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Voyage of a lifetime

Mehak Chauhan/ | New Delhi |

Slowly and smoothly she sways and slips into the forests, rattles on the bridges and glides next to the roads, rivers and lakes. On those never-ending tracks, the train takes us to places faraway. She takes you through tunnels and over the bridges.

The transitions are magnificent and touch your heart. From lush green meadows to shiny golden deserts, from a calm lake to flowing rivers, from the setting of sun to the rising of moon you can witness all of this and more.

Train travel is a big way of life for people in urban India. Indians, hence, have a special connection with trains. Every vacation can be associated with a train journey long or short and a vacation to some hill station has always been in our lists.

With the largest rail network in the world, India surely has a lot of routes to offer. Have you ever thought of taking a train ride to the hills? This time ditch the road and board a train to Shimla from Kalka. The English-style unusual toy train to Shimla is smaller than the usual. It comes under the world heritage list of UNESCO and occupies fourth rank in it. This tiny train takes five to six hours to reach Shimla and passes by beautiful towns and villages of Himachal like Dharampur, Solan, Kandaghat, Taradevi, Barog, Salogra, Totu and Summer Hill.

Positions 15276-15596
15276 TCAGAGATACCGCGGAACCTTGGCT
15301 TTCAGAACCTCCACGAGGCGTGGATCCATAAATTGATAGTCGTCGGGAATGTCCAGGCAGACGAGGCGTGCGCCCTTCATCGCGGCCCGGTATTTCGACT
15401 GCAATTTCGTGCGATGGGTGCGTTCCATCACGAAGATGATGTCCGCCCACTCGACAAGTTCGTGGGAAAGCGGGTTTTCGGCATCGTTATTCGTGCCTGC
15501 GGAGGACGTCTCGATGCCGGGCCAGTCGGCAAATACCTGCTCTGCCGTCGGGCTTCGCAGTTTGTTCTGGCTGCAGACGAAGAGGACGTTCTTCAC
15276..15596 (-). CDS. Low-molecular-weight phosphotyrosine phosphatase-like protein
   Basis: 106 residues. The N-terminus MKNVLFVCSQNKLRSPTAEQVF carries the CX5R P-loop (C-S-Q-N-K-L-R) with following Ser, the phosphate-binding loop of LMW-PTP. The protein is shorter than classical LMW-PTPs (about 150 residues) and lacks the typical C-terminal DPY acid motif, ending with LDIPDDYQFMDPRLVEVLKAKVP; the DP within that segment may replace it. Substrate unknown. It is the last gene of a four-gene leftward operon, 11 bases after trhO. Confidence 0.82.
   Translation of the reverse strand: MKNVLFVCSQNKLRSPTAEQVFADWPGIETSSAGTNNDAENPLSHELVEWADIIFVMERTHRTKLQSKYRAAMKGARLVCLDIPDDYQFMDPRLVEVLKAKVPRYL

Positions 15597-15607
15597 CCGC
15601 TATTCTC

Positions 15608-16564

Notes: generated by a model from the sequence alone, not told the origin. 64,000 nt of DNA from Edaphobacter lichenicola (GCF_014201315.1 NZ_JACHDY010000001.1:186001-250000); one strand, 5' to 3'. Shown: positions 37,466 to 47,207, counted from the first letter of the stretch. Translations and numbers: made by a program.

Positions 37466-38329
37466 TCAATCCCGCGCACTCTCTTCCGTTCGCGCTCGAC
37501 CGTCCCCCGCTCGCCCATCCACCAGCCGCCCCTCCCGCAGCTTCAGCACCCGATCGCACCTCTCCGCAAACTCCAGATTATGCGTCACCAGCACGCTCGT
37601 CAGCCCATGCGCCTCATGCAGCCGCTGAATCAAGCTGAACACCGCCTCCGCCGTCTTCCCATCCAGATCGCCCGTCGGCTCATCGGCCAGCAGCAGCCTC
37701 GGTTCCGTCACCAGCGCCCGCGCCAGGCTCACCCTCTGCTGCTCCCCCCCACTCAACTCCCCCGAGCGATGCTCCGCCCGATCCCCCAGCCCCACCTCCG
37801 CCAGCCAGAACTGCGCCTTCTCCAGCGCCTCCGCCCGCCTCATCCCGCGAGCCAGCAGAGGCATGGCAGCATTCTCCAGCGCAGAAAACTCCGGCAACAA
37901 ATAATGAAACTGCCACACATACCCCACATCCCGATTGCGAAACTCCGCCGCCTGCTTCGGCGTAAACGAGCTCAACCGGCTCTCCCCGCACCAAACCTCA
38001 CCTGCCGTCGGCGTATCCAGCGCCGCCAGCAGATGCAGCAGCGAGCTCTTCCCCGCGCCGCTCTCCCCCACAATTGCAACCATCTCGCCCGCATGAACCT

The beautiful slow-paced train takes you on curvaceous routes to the queen of hills and lets you relish the scenic beauty all around. It passes through 102 tunnels with Barog being the longest. It is the straightest tunnel in the world.


There is an interesting story about Barog which is told by the locals and surely gives goosebumps to the listeners. During the British Raj, an engineer named Colonel Barog was assigned the task to construct a tunnel. He personally dug from both the ends of the tunnel but failed to align them with each other. He was fined with One Rupee by the then British Government. He could not handle this humiliation and killed himself inside the tunnel. The place got its name from him and it is said that his spirit haunts the tunnel. He is known to be the happy ghost and some locals have shared their experiences of having a light hearted small talk with him. He is known to greet those who pass through the tunnel walking.

The cool fresh wind gives the ‘pahaadi’ (hilly) feels as you gaze at the tall mountains in shades of green and blue. Moving through the pine trees and forests you can feel the temperature transition as you reach higher altitudes slowly and gradually. Cool breeze and sun shining bright at the same time is rare and gives one of the best stimuli to your senses.

Every railway station that falls on the route has a unique essence of that place which is portrayed by their architecture. You will find kids with their school bags walking next to the track smiling and waving at you as the train passes by. The warmth with which the locals greet and welcome you makes you fall in love with the place a little more, each time.